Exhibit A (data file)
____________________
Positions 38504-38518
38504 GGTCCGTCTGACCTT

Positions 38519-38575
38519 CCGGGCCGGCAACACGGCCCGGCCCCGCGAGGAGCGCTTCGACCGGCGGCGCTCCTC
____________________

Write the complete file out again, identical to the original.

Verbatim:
Positions 38504-38518
38504 GGTCCGTCTGACCTT

Positions 38519-38575
38519 CCGGGCCGGCAACACGGCCCGGCCCCGCGAGGAGCGCTTCGACCGGCGGCGCTCCTC